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June 28, 2024

FTC Non-Compete Ban: What You Need to Know as an Employer

Hey, I’m Morgan Davis, a business attorney from Raleigh, North Carolina, specializing in cannabis and wellness. Today, let’s unpack the recent Federal Trade Commission (FTC) ruling on non-compete agreements and what it means for employers and employees.

Key Points of the FTC Rule

The FTC has finalized a rule that effectively bans non-compete agreements for most employees:

  • Effective Date: The rule prohibits entering into new non-compete agreements after 120 days from the effective date once filed with the Federal Register.
  • Existing Agreements: Existing non-compete agreements with senior executives remain enforceable. However, non-competes with other employees (current or former) are void and unenforceable.
  • Employer Obligations: Employers must notify employees currently under non-compete agreements, or those who were previously bound by them, that these agreements are no longer enforceable.

Definition and Scope

  • Definition: Non-compete agreements covered by this rule are those restricting employees from competing with their former employers post-employment, not during their tenure.
  • Exclusions: Non-solicitation provisions and non-disclosure agreements are not affected by this rule. Also, non-competes related to business sales or transactions are exempt.

Implications for Employers

This ruling marks a significant shift in how businesses can protect proprietary information and maintain client relationships, particularly in service-oriented industries like medical spas:

  • Impact on Industries: Service-based businesses, where client loyalty to specific providers is crucial, will face challenges. Employees, once bound by non-competes, now have more freedom to pursue opportunities without restrictions post-employment.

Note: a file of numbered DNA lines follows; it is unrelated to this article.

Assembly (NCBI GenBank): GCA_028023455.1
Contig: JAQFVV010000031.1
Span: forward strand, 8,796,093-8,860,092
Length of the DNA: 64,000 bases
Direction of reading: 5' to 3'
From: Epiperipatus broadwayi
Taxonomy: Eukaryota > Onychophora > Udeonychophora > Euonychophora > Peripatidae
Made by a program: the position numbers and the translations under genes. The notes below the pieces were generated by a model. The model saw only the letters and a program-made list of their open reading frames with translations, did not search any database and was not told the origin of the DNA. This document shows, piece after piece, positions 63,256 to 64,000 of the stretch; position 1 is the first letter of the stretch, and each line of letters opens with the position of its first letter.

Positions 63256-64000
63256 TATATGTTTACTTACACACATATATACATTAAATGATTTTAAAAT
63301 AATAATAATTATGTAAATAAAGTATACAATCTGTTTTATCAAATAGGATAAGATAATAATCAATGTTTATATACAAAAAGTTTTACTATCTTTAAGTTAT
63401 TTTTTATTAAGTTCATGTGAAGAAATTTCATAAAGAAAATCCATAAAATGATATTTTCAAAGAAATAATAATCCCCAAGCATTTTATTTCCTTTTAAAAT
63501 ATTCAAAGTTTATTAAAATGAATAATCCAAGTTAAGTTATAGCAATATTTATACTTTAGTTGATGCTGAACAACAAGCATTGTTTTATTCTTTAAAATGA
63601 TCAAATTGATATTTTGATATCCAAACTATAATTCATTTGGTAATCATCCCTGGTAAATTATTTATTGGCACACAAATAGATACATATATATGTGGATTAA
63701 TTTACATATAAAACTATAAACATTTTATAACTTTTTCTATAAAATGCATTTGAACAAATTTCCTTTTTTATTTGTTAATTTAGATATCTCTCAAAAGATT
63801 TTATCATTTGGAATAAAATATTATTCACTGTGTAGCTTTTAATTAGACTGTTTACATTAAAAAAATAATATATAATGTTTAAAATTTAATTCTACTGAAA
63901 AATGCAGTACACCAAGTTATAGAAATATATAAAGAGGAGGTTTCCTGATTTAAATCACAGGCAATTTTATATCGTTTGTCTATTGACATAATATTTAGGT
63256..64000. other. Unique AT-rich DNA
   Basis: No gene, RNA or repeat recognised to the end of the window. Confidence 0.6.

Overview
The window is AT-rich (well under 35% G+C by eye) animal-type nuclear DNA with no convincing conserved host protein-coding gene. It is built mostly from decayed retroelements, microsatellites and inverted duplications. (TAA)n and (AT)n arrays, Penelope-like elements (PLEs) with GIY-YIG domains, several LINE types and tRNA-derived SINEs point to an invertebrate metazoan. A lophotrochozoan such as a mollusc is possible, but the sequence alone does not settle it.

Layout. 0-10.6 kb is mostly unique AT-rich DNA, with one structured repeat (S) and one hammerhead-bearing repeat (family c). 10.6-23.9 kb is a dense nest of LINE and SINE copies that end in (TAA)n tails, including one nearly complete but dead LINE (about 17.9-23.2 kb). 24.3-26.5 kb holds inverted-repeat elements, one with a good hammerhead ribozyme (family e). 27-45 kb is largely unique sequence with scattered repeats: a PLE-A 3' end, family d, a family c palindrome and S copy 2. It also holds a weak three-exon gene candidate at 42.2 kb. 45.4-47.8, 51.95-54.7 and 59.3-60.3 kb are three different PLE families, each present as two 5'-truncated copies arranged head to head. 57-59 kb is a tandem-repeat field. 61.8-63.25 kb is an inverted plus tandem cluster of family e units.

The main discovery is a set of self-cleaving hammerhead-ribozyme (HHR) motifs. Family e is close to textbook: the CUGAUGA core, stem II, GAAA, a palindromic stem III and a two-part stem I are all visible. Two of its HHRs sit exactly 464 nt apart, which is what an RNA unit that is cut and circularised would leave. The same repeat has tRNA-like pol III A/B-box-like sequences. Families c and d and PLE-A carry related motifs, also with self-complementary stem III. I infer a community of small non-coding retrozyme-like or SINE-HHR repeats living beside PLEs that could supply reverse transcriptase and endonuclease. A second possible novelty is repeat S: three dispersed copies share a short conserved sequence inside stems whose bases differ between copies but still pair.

• Litigation and Future Changes: Anticipated legal challenges may influence the interpretation and application of this rule in the future. Employers should stay informed about potential updates or modifications.

Moving Forward

If you’re an employer navigating these changes or seeking alternative ways to protect your business interests without non-compete agreements, consider legal consultations:

  • Compliance Strategies: Explore other tools like non-solicitation clauses or robust non-disclosure agreements to safeguard proprietary information and client relationships.
  • Legal Counsel: Discuss current compliance with the FTC rule and future-proofing your employer-employee relationships in light of these regulatory shifts.


The FTC’s ban on non-compete agreements aims to promote employee mobility and opportunities while challenging traditional methods of protecting business interests. For tailored advice or further clarification on how this rule impacts your business, reach out for a consultation. We’re here to help navigate these changes and ensure your business remains protected and compliant.

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